Men still earn more than women in Europe. Additionally, women earn relatively more money when they choose careers not dominated by men, new research suggests. A study of 20 industrialized nations found that in countries where men and women tend to work in different occupations, the pay inequality between them is lower.
Small countries are sometimes fairer than big ones as Spain
The greatest fairness can be found in Slovenia where, on average, women earn slightly more than men. Sweden and Hungary also saw average pay between men and women which was almost equal, because in these countries men and women work in different occupations to a greater extent than in many of the others looked at. Researchers from Britain’s Warwick Business School and the University of Cambridge and Lakehead in Canada discovered that the gap between men and women’s pay was larger in countries where they worked in the same job.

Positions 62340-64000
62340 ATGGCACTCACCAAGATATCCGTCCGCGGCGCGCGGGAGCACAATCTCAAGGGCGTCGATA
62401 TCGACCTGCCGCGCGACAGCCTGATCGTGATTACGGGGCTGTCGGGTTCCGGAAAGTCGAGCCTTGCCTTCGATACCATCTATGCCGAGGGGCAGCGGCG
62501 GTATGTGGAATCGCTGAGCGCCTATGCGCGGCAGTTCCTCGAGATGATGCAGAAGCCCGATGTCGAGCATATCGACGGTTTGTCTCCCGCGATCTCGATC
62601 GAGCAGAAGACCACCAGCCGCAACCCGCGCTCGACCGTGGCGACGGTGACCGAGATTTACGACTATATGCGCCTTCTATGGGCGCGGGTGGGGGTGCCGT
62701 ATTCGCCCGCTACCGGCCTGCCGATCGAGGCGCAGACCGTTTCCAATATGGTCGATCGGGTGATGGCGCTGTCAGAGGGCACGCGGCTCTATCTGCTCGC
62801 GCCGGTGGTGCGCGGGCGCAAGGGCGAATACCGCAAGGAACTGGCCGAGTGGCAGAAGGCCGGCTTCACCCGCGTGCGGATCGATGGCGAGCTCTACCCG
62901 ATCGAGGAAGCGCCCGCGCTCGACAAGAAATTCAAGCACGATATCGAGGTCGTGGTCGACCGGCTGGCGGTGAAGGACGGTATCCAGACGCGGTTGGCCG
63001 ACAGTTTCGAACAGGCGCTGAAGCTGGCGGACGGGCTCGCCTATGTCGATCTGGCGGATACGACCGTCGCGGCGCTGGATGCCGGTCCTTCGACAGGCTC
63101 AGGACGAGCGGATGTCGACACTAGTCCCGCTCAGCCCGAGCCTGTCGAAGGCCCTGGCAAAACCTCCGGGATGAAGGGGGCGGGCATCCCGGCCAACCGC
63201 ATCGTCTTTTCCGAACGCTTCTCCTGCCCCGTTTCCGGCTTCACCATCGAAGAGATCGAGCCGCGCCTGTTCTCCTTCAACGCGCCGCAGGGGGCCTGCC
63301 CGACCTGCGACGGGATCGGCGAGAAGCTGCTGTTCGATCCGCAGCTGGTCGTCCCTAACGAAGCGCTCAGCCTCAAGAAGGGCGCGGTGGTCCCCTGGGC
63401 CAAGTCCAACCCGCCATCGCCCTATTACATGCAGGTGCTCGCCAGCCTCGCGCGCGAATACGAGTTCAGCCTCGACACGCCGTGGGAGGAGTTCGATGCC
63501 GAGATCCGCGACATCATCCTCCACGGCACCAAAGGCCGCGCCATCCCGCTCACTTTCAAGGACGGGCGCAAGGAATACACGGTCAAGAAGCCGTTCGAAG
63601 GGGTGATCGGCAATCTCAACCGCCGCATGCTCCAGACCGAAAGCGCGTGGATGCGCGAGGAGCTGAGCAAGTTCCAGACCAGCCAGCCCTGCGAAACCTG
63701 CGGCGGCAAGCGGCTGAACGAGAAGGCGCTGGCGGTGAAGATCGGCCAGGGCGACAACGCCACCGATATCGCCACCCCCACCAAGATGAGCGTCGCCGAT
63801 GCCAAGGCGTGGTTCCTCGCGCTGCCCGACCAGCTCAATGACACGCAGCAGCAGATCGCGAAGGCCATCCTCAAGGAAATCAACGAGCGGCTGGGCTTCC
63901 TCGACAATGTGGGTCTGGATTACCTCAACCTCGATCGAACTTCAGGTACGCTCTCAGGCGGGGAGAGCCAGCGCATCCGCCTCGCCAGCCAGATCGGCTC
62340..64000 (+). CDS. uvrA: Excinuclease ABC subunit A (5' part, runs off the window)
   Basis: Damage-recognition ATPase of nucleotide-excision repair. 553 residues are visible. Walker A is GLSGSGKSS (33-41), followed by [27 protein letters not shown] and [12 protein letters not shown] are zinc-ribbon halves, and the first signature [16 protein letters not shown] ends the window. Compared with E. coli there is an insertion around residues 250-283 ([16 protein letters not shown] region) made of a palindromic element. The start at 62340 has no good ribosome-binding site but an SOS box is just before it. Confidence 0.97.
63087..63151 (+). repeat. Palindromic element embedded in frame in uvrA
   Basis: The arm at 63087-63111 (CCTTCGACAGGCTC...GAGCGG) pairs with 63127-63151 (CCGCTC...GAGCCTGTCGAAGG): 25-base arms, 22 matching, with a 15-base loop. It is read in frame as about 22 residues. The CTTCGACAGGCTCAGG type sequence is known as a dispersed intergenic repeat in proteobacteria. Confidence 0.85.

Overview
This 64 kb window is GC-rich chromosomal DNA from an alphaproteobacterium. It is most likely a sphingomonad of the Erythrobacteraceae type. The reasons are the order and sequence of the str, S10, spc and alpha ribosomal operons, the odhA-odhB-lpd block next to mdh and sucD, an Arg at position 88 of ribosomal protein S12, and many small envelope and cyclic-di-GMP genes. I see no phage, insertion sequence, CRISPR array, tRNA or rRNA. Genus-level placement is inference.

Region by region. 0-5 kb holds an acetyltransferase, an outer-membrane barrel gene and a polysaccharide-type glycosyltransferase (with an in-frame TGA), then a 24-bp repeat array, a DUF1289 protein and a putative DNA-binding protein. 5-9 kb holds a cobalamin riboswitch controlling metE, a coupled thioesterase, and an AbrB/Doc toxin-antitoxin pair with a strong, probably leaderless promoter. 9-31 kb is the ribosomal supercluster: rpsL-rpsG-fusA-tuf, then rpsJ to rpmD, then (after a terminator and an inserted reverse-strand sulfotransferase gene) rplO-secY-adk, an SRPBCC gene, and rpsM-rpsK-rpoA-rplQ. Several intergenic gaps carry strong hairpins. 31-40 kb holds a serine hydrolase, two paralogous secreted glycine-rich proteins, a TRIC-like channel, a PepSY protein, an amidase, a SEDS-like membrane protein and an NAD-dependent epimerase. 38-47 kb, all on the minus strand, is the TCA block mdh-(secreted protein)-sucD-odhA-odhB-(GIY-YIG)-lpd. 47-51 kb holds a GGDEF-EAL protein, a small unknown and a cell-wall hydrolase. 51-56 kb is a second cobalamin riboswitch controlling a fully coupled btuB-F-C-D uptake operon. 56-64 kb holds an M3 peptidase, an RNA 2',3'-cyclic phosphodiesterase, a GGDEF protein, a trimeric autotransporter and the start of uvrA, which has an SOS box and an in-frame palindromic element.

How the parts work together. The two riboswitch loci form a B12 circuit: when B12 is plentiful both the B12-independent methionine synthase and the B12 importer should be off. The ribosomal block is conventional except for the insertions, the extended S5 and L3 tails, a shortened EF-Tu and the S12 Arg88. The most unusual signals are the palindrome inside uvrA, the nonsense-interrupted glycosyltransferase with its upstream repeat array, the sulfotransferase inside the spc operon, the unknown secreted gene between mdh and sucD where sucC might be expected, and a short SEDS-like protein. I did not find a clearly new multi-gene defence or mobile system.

Warwick Business School’s Dr. Girts Racko attributed the surprising results to the fact that when there are few men in an occupation, women have a better chance of getting to the top and earning more. But where there are more equal numbers of men and women working in an occupation, men dominate the high-paying jobs.
“Higher overall segregation tends to reduce male advantage and improve the position of women,” Racko said. “The greater the degree of overall segregation, the less the possibility exists for discrimination against women and so there is more scope for women to develop progressive careers.
The research, published in the journal Sociology, compared the degree to which men and women were working in different professions with the gap between their pay. Racko, Professor Robert Blackburn of the University of Cambridge, and Dr Jennifer Jarman of Lakehead, used statistics for each country on the proportion of women and men in each occupation, and the overall average gap in pay. They correlated these to show the relationships between workplace segregation of the sexes and the gap in their pay.